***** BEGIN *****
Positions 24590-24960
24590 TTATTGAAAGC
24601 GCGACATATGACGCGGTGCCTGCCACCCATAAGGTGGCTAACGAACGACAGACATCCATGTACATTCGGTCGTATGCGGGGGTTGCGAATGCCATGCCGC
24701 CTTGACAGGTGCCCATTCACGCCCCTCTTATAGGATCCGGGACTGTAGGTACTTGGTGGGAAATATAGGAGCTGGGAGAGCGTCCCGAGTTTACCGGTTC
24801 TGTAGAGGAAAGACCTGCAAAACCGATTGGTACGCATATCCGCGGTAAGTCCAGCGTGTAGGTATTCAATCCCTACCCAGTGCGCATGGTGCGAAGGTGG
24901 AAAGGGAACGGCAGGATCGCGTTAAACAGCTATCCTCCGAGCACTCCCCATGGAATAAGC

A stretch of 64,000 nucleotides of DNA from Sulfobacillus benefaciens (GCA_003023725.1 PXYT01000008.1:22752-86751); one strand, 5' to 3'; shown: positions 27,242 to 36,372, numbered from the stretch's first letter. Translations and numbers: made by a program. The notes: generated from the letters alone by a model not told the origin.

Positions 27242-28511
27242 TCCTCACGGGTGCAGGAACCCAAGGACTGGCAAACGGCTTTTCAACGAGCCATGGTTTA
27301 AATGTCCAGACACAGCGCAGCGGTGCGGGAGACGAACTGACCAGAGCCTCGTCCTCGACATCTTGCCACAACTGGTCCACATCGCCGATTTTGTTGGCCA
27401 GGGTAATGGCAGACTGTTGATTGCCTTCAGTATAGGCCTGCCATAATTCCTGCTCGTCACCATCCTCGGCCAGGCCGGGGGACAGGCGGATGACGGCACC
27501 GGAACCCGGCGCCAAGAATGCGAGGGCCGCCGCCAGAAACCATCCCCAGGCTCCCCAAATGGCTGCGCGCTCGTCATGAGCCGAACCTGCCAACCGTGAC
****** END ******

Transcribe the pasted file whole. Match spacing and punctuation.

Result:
Positions 24590-24960
24590 TTATTGAAAGC
24601 GCGACATATGACGCGGTGCCTGCCACCCATAAGGTGGCTAACGAACGACAGACATCCATGTACATTCGGTCGTATGCGGGGGTTGCGAATGCCATGCCGC
24701 CTTGACAGGTGCCCATTCACGCCCCTCTTATAGGATCCGGGACTGTAGGTACTTGGTGGGAAATATAGGAGCTGGGAGAGCGTCCCGAGTTTACCGGTTC
24801 TGTAGAGGAAAGACCTGCAAAACCGATTGGTACGCATATCCGCGGTAAGTCCAGCGTGTAGGTATTCAATCCCTACCCAGTGCGCATGGTGCGAAGGTGG
24901 AAAGGGAACGGCAGGATCGCGTTAAACAGCTATCCTCCGAGCACTCCCCATGGAATAAGC

A stretch of 64,000 nucleotides of DNA from Sulfobacillus benefaciens (GCA_003023725.1 PXYT01000008.1:22752-86751); one strand, 5' to 3'; shown: positions 27,242 to 36,372, numbered from the stretch's first letter. Translations and numbers: made by a program. The notes: generated from the letters alone by a model not told the origin.

Positions 27242-28511
27242 TCCTCACGGGTGCAGGAACCCAAGGACTGGCAAACGGCTTTTCAACGAGCCATGGTTTA
27301 AATGTCCAGACACAGCGCAGCGGTGCGGGAGACGAACTGACCAGAGCCTCGTCCTCGACATCTTGCCACAACTGGTCCACATCGCCGATTTTGTTGGCCA
27401 GGGTAATGGCAGACTGTTGATTGCCTTCAGTATAGGCCTGCCATAATTCCTGCTCGTCACCATCCTCGGCCAGGCCGGGGGACAGGCGGATGACGGCACC
27501 GGAACCCGGCGCCAAGAATGCGAGGGCCGCCGCCAGAAACCATCCCCAGGCTCCCCAAATGGCTGCGCGCTCGTCATGAGCCGAACCTGCCAACCGTGAC